This was last night, and no, I didn't buy a hot tub. I don't even own a bathtub - this was at a dear friends' home. I called up to ask if I could stop by because my dance card was empty. The holes wet no longer being punched by defrosting pipes or pulling ice balls from between paw pads. I wanted a little respite, and I sure got it. The past few days had offered a snow storm, a rush of intense -12 degree cold nights, frozen pipes, heavy blankets, and uncomfortable animals. One of the most uncomfortable animals was me - as I couldn't get my house above 55 degrees even spending the whole day at home with the fires roaring. It was simply too cold.
This experience in the tub had me thinking about warmth. Depending on where you live (or how you live) being warm is either taken for granted, annoyingly excessive (we call this being hot), or not thought about at all. We live in this weird blip of history when constant comfort is considered "normal" but darling, around here, warm is not a constant. At this farm temperature comes from fire and light, from wool and warm bodies, from fur and hide, and occasionally - from electric outdoor units of wonderful. I savored being warm because while it isn't rare, it isn't normal for me. I spend most of my time outdoors or at my office computer - both of which aren't heated. The heart of my home is the downstairs -which is heated by wood stoves, some space heaters, wool blankets and two dogs. Being warm is something I need to plan, to work towards. Getting my house to around 60 degrees takes a few hours of stoking, tending, presence, and forethought. Occasionally, it also takes whisky.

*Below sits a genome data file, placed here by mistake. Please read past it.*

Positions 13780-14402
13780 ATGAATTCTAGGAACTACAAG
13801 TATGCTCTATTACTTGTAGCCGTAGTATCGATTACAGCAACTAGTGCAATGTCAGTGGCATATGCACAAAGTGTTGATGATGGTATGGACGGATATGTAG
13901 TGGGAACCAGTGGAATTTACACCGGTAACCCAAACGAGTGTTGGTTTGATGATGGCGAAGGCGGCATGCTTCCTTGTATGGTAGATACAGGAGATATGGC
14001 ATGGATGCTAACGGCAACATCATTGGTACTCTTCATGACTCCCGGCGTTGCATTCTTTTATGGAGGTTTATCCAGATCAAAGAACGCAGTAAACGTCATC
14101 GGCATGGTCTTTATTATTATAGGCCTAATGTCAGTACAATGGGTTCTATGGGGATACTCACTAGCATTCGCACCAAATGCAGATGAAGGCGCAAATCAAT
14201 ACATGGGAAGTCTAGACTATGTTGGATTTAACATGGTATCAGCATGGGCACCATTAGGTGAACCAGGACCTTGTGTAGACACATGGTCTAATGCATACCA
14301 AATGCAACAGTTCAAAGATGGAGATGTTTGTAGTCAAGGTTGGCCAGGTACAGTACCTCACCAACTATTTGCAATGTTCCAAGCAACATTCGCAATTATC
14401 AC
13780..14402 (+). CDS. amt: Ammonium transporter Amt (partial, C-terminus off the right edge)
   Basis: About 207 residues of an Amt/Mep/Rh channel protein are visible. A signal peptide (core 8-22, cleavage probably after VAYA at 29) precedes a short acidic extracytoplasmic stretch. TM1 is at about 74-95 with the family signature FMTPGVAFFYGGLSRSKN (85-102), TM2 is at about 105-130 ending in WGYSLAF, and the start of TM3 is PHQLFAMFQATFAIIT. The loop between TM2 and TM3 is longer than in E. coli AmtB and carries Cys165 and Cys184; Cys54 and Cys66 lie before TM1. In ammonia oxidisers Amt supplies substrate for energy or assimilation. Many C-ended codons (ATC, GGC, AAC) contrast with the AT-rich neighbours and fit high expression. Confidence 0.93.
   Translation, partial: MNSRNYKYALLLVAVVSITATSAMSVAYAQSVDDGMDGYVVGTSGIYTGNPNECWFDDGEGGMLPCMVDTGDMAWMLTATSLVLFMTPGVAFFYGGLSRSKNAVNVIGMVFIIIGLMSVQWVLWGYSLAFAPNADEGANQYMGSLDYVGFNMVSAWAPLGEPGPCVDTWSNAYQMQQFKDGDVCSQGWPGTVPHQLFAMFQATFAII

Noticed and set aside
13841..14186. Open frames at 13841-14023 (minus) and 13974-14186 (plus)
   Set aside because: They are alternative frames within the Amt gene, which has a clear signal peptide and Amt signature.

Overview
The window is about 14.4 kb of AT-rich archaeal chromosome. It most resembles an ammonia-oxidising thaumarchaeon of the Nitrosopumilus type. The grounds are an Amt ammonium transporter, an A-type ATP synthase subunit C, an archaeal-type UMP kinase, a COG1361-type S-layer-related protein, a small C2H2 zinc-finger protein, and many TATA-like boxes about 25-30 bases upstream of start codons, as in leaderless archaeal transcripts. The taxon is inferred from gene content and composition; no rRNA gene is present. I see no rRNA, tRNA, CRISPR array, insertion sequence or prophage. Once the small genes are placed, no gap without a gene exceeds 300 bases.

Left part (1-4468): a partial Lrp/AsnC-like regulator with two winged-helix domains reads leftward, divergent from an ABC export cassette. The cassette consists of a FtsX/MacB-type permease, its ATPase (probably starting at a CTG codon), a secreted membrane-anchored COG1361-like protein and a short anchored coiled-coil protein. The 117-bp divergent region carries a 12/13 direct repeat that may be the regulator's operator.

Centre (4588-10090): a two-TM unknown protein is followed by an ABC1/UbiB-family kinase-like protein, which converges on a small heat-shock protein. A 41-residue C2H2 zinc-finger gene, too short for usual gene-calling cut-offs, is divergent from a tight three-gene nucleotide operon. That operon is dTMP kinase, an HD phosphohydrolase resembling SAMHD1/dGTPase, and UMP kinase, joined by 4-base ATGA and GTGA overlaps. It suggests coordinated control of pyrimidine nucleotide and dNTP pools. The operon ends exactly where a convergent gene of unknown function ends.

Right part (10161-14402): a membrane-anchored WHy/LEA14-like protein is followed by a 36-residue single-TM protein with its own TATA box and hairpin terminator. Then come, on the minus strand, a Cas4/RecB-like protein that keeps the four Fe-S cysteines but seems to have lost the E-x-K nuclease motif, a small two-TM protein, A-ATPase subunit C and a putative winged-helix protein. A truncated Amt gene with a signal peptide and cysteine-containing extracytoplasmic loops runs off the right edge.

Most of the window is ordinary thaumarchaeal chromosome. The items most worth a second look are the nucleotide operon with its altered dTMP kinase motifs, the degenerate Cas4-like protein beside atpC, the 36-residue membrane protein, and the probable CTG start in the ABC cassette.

Homesteading requires these things and for some people it seems downright ridiculous. To be a servant to your own microclimate in a world of modern heating and air conditioning seems like a form of bravado, pseudo-masochism, or general hogwash. Wood stoves and animals tie you to a place, make you turn down dinner invitations to homes six miles away, and reacquire getting up in the middle of a REM period to throw another log on the fire. In a modern world, where comfort is literally a button away, why live like this?